Herein Michael Gove, Conservative MP for Surrey Heath, former Times journalist, and one of the brightest men in British politics, or just in Britain, writes the definitive sendup of the bullying television interviewer Jeremy Paxman. As any American who has watched him knows, Paxman is proof that, however repulsive some American television journalists are, Britain has done us one better.
And here is Daniel Finkelstein on the mystery candidatenot David Cameron, who seems poised to become the next Conservative leader, but Gordon Brown, who seems poised to become (some time between now and spring 2009) the next prime minister. Finkelstein, as he readily admits, has not had a perfect record of picking the next winner. He started off in the Social Democratic Party, an offshoot of then very leftish Labor, then left it for the Conservatives, convinced that a New Labor alternative attractive to voters could never emerge. So in 1997 he was working in the Conservative central office, as John Major's Conservatives got swamped by Tony Blair's New Labor. In 2001, he stood as a Conservative candidate in Harrow West, a suburb in northwest London with a significant Jewish population; he hoped it would swing against Labor. It swung the other way. He's better, as the above piece shows, as an analyst than as a prognosticator: Brown is certainly not going to take his advice and resign as chancellor of the Exchequer. But Brown is, to a considerable extent, an unknown quantity on policy.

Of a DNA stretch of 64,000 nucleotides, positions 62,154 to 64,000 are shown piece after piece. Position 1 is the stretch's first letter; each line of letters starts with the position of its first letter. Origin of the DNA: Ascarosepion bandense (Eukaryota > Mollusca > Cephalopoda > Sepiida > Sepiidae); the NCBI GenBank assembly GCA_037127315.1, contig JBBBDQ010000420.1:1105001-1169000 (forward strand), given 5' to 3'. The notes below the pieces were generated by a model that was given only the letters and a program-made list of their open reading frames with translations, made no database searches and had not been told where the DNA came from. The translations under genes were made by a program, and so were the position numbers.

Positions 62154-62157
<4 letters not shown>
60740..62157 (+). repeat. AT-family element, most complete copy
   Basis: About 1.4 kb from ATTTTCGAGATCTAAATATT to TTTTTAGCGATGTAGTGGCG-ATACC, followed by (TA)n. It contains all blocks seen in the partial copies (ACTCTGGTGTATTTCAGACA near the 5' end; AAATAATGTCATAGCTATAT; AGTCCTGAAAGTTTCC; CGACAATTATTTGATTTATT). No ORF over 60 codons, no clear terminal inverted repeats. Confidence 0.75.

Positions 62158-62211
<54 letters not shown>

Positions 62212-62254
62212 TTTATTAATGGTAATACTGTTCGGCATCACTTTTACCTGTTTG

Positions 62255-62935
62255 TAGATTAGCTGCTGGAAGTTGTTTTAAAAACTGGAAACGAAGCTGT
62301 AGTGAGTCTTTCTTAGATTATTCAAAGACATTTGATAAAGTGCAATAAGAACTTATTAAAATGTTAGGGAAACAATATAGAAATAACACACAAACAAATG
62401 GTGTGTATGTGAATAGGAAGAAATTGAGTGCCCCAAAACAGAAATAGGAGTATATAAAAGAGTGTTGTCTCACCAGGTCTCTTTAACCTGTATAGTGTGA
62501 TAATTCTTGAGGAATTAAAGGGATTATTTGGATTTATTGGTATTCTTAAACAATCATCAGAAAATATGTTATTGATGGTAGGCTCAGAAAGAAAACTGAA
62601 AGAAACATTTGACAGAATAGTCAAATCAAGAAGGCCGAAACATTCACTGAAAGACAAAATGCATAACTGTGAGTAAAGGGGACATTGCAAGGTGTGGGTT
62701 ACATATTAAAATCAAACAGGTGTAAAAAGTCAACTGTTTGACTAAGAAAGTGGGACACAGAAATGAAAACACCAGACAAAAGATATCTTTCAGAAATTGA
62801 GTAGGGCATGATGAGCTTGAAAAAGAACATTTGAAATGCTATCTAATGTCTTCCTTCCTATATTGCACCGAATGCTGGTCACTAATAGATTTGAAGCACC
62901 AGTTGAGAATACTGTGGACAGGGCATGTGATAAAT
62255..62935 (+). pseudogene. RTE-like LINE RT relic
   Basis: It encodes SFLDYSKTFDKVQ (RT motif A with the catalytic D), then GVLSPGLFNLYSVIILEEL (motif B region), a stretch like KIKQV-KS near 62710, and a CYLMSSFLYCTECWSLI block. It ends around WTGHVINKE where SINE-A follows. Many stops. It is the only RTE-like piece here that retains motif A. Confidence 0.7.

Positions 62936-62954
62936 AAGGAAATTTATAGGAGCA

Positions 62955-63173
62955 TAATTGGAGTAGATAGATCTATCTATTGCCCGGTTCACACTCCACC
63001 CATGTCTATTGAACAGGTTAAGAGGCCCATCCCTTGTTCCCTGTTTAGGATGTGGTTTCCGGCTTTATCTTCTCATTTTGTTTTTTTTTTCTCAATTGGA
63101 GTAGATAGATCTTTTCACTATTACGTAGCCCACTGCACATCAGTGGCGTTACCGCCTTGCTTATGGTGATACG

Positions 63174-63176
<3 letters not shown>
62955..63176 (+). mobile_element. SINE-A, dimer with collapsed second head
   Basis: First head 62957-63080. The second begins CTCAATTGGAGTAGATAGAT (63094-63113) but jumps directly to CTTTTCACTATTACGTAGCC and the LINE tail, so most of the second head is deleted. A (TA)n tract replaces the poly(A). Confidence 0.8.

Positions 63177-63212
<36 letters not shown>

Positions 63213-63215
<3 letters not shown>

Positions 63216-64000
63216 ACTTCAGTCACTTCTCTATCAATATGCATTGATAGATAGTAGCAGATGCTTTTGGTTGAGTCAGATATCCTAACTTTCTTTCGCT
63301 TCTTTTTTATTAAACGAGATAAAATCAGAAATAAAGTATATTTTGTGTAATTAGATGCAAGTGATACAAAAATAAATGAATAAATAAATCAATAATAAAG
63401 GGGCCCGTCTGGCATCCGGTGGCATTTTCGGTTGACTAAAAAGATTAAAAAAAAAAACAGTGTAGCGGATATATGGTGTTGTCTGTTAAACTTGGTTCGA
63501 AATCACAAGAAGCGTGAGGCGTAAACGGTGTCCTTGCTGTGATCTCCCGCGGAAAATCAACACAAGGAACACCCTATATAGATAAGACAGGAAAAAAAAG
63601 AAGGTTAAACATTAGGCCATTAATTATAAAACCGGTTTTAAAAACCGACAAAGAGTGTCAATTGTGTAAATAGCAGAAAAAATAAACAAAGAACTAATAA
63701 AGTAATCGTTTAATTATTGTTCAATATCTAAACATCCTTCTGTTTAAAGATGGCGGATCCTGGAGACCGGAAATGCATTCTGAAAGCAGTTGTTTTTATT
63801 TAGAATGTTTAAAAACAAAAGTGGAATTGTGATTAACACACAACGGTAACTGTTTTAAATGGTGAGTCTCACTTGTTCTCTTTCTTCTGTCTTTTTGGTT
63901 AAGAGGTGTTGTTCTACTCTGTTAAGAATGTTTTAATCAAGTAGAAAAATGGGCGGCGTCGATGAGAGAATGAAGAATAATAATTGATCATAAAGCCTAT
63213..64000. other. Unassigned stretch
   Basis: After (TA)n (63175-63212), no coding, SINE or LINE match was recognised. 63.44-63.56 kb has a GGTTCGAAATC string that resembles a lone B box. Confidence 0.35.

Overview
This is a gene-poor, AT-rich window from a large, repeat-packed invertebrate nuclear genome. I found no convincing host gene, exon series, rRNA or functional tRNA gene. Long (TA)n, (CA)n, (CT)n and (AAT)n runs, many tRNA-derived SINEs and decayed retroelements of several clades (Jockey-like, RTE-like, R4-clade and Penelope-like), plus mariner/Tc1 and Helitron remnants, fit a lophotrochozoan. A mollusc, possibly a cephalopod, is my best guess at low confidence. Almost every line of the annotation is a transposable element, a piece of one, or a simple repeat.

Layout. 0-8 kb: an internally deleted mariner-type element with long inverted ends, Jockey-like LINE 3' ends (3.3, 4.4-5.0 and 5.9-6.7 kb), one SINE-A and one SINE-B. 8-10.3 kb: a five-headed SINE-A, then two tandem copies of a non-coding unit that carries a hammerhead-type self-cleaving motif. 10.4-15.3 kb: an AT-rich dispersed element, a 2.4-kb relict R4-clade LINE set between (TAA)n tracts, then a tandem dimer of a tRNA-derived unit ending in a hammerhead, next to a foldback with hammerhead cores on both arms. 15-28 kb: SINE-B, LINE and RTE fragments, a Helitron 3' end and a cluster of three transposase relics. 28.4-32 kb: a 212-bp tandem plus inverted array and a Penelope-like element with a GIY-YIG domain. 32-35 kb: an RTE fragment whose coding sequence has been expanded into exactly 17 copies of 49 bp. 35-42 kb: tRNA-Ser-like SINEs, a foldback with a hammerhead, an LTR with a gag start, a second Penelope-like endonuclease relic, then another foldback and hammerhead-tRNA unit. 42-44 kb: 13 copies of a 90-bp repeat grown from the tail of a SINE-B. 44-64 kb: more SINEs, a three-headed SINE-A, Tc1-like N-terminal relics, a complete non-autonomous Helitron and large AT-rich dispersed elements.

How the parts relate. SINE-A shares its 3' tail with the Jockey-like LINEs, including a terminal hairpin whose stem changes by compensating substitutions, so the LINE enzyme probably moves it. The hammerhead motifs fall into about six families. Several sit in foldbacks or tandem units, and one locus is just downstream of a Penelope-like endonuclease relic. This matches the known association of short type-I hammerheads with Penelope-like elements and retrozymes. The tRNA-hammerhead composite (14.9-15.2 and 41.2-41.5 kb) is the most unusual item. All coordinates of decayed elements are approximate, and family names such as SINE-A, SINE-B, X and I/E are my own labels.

Will he be as pro-American as Blair? Well, he vacations in Cape Cod and has been sighted buying magazines at the newsstand at Harvard Square. But which way does that cut? Cape Cod and Cambridge, to my way of thinking, aren't very pro-American these days. But my sense is that Brown is more on our side.